1913 Rand McNally Pocket Map of the Philippines

The Rand-McNally New Library Atlas Map of Philippine Islands. - Main View

1913 Rand McNally Pocket Map of the Philippines


American Philippines.


The Rand-McNally New Library Atlas Map of Philippine Islands.
  1913 (dated)     27.75 x 20 in (70.485 x 50.8 cm)     1 : 2280960


An uncommon 1913 Rand McNally folding pocket map of the Philippines. The map covers all of the Philippine Islands during the American period (1899 - 1946), reaching from Luzon to Mindanao and from Palawan to Samar. Insets illustrate Manila Bay, Manila, the China Sea situation, the Sulu Archipelago, and the Batan Islands north of Luzon. Maritime routes to and from major ports (Hong Kong, Singapore, Guam, etc.), are noted.
Publication History and Census
This map was first issued in 1910 for Rand, McNally and Co.'s Indexed atlas of the World. At the same time examples were issued separately, as here, in 1912 and 1913. There are significant differences between editions, in terms of coloration, content, and the insets. For a piece issued in multiple editions from a major 20th century publisher, this map is shockingly rare. The OCLC notes but two examples, at Princeton and in the Bibliothèque nationale de France.


Rand, McNally and Co. (fl. 1856 - present) is an American publisher of maps, atlases and globes. The company was founded in 1856 when William H. Rand, a native of Quincy, Massachusetts, opened a print shop in Chicago. Rand hired the recent Irish immigrant Andrew McNally to assist in the shop giving him a wage of 9 USD per week. The duo landed several important contracts, including the Tribune's (later renamed the Chicago Tribune) printing operation. In 1872, Rand McNally produced its first map, a railroad guide, using a new cost effective printing technique known as wax process engraving. As Chicago developed as a railway hub, the Rand firm, now incorporated as Rand McNally, began producing a wide array of railroad maps and guides. Over time, the firm expanded into atlases, globes, educational material, and general literature. By embracing the wax engraving process, Rand McNally was able to dominate the map and atlas market, pushing more traditional American lithographic publishers like Colton, Johnson, and Mitchell out of business. Eventually Rand McNally opened an annex office in New York City headed by Caleb S. Hammond, whose name is today synonymous with maps and atlases, and who later started his own map company, C. S. Hammond & Co. Both firms remain in business. Learn More...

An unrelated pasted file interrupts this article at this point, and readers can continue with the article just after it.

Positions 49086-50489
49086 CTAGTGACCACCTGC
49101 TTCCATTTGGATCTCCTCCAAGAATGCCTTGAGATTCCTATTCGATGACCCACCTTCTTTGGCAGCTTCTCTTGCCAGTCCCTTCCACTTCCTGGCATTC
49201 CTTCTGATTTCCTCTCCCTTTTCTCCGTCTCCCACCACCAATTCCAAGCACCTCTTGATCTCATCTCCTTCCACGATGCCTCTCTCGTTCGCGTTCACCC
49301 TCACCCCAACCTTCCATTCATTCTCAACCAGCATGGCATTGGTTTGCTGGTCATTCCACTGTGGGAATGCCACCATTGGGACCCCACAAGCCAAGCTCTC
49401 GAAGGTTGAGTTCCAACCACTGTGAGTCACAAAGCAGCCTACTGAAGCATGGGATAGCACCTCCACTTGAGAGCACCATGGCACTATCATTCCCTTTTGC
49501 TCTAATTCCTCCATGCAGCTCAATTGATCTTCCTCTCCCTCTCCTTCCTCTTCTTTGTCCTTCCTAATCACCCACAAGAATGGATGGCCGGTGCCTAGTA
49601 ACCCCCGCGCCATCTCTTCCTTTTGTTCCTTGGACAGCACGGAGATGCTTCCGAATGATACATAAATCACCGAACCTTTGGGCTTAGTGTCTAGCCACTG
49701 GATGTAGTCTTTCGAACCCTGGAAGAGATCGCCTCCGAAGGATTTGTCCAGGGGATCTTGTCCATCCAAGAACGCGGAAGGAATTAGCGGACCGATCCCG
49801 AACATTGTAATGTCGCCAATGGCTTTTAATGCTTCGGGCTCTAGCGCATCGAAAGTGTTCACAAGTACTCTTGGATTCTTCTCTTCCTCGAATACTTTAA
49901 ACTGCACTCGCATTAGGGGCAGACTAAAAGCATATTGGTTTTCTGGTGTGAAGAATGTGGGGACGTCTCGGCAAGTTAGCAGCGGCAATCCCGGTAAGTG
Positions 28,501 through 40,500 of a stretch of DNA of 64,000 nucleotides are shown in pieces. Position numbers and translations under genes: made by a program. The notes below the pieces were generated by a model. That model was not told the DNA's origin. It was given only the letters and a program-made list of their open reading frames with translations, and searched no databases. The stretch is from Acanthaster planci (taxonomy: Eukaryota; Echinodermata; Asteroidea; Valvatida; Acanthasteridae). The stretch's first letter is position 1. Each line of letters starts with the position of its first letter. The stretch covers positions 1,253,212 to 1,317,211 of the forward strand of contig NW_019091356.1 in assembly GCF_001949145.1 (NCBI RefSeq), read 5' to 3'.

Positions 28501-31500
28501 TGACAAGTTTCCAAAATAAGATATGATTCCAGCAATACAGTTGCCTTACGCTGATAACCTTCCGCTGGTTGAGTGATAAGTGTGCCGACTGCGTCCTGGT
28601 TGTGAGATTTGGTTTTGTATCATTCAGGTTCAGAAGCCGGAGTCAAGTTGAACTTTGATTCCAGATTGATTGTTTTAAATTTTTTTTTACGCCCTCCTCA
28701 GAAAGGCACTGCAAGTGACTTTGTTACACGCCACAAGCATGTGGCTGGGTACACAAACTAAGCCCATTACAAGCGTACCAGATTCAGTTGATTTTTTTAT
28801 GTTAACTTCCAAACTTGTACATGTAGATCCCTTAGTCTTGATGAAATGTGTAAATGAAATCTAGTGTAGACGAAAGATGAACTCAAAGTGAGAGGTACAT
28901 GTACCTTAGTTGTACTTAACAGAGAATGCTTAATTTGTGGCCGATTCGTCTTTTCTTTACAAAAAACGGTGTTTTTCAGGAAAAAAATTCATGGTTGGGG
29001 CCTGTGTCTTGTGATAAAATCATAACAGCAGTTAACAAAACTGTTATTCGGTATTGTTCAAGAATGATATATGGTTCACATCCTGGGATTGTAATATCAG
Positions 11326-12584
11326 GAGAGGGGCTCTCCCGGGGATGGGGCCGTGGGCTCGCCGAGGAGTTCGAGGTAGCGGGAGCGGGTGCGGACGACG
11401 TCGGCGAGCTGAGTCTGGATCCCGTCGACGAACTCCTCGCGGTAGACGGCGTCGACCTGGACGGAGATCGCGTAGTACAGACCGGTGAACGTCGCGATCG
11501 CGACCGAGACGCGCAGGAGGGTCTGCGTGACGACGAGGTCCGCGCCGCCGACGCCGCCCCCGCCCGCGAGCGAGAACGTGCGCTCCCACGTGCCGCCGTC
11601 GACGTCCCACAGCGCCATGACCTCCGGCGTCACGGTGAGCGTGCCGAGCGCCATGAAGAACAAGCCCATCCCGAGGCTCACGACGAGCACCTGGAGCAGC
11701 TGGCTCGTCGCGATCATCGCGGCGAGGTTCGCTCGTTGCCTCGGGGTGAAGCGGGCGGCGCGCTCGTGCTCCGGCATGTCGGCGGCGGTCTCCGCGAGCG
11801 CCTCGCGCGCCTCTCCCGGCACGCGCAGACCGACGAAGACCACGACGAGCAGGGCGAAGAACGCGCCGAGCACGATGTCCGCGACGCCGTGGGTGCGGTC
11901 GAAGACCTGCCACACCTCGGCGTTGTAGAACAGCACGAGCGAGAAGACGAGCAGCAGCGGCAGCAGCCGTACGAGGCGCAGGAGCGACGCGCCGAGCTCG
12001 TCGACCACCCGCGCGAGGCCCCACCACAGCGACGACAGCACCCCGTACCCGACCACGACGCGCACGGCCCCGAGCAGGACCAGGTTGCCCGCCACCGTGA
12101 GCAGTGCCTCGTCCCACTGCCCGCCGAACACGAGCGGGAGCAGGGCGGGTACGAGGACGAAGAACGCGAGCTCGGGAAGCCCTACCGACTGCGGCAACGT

Very good. Some wear and verso reinforcement on old fold lines and intersections. Accompanied by original binder.


OCLC 122942601, 494870025.